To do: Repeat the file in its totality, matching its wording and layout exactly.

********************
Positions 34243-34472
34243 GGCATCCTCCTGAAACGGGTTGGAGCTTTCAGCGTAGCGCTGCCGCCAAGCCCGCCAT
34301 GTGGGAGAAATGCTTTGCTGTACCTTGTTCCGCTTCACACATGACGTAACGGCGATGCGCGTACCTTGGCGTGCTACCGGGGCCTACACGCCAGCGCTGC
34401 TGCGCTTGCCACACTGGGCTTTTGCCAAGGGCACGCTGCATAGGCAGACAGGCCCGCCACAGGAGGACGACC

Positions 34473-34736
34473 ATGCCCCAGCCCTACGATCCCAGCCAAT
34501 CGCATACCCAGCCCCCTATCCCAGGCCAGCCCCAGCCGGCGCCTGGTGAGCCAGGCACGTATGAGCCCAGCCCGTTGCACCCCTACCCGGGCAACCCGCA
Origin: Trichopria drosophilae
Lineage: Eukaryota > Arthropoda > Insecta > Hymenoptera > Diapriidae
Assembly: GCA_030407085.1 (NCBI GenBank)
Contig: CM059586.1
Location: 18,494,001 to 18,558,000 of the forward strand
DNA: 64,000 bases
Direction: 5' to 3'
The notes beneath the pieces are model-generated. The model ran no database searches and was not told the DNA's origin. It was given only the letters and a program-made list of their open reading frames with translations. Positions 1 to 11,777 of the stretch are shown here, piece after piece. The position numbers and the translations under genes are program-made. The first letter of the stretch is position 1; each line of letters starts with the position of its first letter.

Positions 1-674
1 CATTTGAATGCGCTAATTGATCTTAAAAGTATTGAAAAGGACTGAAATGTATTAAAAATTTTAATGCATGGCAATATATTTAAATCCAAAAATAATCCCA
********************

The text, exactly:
Positions 34243-34472
34243 GGCATCCTCCTGAAACGGGTTGGAGCTTTCAGCGTAGCGCTGCCGCCAAGCCCGCCAT
34301 GTGGGAGAAATGCTTTGCTGTACCTTGTTCCGCTTCACACATGACGTAACGGCGATGCGCGTACCTTGGCGTGCTACCGGGGCCTACACGCCAGCGCTGC
34401 TGCGCTTGCCACACTGGGCTTTTGCCAAGGGCACGCTGCATAGGCAGACAGGCCCGCCACAGGAGGACGACC

Positions 34473-34736
34473 ATGCCCCAGCCCTACGATCCCAGCCAAT
34501 CGCATACCCAGCCCCCTATCCCAGGCCAGCCCCAGCCGGCGCCTGGTGAGCCAGGCACGTATGAGCCCAGCCCGTTGCACCCCTACCCGGGCAACCCGCA
Origin: Trichopria drosophilae
Lineage: Eukaryota > Arthropoda > Insecta > Hymenoptera > Diapriidae
Assembly: GCA_030407085.1 (NCBI GenBank)
Contig: CM059586.1
Location: 18,494,001 to 18,558,000 of the forward strand
DNA: 64,000 bases
Direction: 5' to 3'
The notes beneath the pieces are model-generated. The model ran no database searches and was not told the DNA's origin. It was given only the letters and a program-made list of their open reading frames with translations. Positions 1 to 11,777 of the stretch are shown here, piece after piece. The position numbers and the translations under genes are program-made. The first letter of the stretch is position 1; each line of letters starts with the position of its first letter.

Positions 1-674
1 CATTTGAATGCGCTAATTGATCTTAAAAGTATTGAAAAGGACTGAAATGTATTAAAAATTTTAATGCATGGCAATATATTTAAATCCAAAAATAATCCCA